Fortunately, he is not another security service agent, a major Russian investment banker said. It is important that military and security agencies are not involved in resolving business issues.
A source in the management of one of the state monopolies agreed that Medvedev's election would be good for large businesses, as he would bring no repressions. He even expressed doubt in late 2003 about the "legal effectiveness" of arresting the shares of embattled oil major Yukos and cautioned the law-enforcement authorities: "The consequences of immature decisions could affect the economy."
Medvedev's nomination will also put an end to the talk of a "velvet re-privatization," said Alexander Shokhin, president of the Russian Union of Industrialists and Entrepreneurs.
Surgutneftegaz chairman Nikolai Zakharchenko said hardly anything would change for his company if Medvedev became president. On the other hand, he expects a different candidate to emerge right before the vote.
Medvedev's taking over will contribute to the capitalization of sectors which depend on reform and liberalization - power generation, natural gas production, banking and telecommunications, said the managing director of Aton Brokerage, Steven Dashevsky.
Medvedev, [who has headed Gazprom's board for the past five years], has kept his distance from business for a long time and has never been noticed lobbying anyone but Gazprom, he went on.
He seems on good terms with everyone, and has never openly lobbied against anyone's interests, a Kremlin source told Vedomosti.


Russia will not ally with the West on Kosovo

Following the United States, the European Union has finally made up its mind on the status of Kosovo. The further course of events is not difficult to forecast - Pristina will declare its "state sovereignty" and separation from Serbia. The U.S., EU and some non-allied Balkan countries will recognize its sovereignty immediately. But then Russia will step forward. It is down to Russia whether or not the UN Security Council endorses Kosovo's independence, just as it is in the issue of the rebel province being recognized "in an individual manner."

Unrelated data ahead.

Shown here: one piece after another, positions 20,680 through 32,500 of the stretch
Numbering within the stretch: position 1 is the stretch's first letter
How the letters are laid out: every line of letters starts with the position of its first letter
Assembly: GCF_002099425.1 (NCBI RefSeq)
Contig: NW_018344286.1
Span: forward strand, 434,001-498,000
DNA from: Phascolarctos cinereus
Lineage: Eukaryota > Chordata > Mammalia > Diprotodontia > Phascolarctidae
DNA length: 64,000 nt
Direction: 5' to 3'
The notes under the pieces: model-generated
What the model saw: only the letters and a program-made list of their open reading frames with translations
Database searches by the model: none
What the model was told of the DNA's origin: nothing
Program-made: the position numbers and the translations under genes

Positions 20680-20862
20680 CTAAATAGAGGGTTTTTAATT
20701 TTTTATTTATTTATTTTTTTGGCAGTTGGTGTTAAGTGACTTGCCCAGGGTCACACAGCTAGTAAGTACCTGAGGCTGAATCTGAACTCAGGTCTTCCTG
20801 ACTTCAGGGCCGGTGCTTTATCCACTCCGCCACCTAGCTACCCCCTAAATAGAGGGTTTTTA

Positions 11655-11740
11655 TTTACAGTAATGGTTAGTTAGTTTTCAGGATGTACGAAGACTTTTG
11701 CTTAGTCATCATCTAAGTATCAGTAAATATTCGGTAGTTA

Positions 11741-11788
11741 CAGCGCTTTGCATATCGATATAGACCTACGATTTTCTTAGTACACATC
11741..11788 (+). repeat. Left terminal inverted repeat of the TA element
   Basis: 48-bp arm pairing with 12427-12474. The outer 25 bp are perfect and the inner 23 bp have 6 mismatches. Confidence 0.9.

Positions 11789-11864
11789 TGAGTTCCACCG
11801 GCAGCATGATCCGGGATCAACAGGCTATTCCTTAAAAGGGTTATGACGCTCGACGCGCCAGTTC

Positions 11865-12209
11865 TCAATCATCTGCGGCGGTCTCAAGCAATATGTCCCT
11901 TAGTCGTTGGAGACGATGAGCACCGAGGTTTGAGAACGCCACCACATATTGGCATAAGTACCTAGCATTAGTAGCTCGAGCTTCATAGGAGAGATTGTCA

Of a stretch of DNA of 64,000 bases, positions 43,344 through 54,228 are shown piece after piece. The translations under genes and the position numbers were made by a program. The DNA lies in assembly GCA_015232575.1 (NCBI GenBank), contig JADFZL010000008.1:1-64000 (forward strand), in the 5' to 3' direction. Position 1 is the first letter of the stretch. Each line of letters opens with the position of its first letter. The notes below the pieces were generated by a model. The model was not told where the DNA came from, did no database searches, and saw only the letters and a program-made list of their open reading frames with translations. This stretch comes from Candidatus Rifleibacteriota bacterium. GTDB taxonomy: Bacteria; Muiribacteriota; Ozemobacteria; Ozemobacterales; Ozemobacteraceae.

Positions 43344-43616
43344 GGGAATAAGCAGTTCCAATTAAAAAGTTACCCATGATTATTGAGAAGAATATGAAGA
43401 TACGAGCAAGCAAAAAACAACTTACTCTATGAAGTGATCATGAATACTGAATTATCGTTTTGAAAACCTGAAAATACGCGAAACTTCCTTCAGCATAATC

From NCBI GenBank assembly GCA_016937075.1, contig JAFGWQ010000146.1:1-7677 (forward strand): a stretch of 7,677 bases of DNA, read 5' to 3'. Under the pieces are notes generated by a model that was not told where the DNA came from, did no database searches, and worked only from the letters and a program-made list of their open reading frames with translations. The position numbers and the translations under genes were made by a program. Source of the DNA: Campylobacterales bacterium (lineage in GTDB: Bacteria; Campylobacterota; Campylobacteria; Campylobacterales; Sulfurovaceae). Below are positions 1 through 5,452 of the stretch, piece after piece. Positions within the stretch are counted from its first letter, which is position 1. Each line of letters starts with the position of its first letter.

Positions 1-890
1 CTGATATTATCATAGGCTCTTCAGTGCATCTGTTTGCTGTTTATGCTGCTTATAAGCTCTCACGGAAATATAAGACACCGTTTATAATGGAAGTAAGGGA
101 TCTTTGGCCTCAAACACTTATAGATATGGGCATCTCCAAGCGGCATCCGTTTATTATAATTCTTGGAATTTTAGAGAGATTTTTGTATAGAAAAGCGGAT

All the West's attempts to influence Moscow and persuade it to join the common viewpoint have failed. In private conversations, the usually restrained European diplomats are not hiding their irritation: what sense is there in resisting when everything is decided, and Kosovo's independence is a foregone conclusion?
But these arguments do not embarrass Russia. You have decided everything for yourselves and are trying to convince us of your truth. But you cannot, because you lack arguments.
Why should Russia unreservedly accept the strange formula saying that Kosovo is a unique case and Serbs in Bosnia, or Abkhazia, or Transdnestr, or Nagorny Karabakh not unique?
Why should Russia follow the West in shutting its eyes to the danger posed by Albanian nationalism to the region and the whole of Europe. Today we have Kosovo. Tomorrow it could be Albanian-populated areas in southern Serbia (Presevo, Medvedja, or Bujanovac). The day after tomorrow it could be Macedonia, where the Albanian "liberation army" has already once brought matters to a civil war. Montenegro, too, has Albanian pockets - where is the guarantee that they will never determine to uphold their "sovereignty" with weapons in their hands?